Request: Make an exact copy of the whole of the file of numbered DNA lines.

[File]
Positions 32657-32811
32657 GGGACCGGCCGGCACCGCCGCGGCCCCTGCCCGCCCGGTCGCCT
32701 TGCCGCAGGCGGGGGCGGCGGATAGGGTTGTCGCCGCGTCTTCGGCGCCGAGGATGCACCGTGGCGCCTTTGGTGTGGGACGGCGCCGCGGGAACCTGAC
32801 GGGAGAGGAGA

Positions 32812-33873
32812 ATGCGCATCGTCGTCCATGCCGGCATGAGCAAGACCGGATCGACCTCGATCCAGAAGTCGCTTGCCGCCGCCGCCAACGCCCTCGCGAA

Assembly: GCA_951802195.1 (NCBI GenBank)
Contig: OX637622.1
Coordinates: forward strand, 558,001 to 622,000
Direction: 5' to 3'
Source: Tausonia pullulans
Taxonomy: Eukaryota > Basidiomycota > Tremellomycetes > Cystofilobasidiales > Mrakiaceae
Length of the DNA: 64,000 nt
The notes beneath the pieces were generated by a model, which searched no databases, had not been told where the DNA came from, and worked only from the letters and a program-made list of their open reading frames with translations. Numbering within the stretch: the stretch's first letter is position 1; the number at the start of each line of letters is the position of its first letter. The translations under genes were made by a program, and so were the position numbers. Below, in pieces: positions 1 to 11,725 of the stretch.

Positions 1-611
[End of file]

Positions 32657-32811
32657 GGGACCGGCCGGCACCGCCGCGGCCCCTGCCCGCCCGGTCGCCT
32701 TGCCGCAGGCGGGGGCGGCGGATAGGGTTGTCGCCGCGTCTTCGGCGCCGAGGATGCACCGTGGCGCCTTTGGTGTGGGACGGCGCCGCGGGAACCTGAC
32801 GGGAGAGGAGA

Positions 32812-33873
32812 ATGCGCATCGTCGTCCATGCCGGCATGAGCAAGACCGGATCGACCTCGATCCAGAAGTCGCTTGCCGCCGCCGCCAACGCCCTCGCGAA

Assembly: GCA_951802195.1 (NCBI GenBank)
Contig: OX637622.1
Coordinates: forward strand, 558,001 to 622,000
Direction: 5' to 3'
Source: Tausonia pullulans
Taxonomy: Eukaryota > Basidiomycota > Tremellomycetes > Cystofilobasidiales > Mrakiaceae
Length of the DNA: 64,000 nt
The notes beneath the pieces were generated by a model, which searched no databases, had not been told where the DNA came from, and worked only from the letters and a program-made list of their open reading frames with translations. Numbering within the stretch: the stretch's first letter is position 1; the number at the start of each line of letters is the position of its first letter. The translations under genes were made by a program, and so were the position numbers. Below, in pieces: positions 1 to 11,725 of the stretch.

Positions 1-611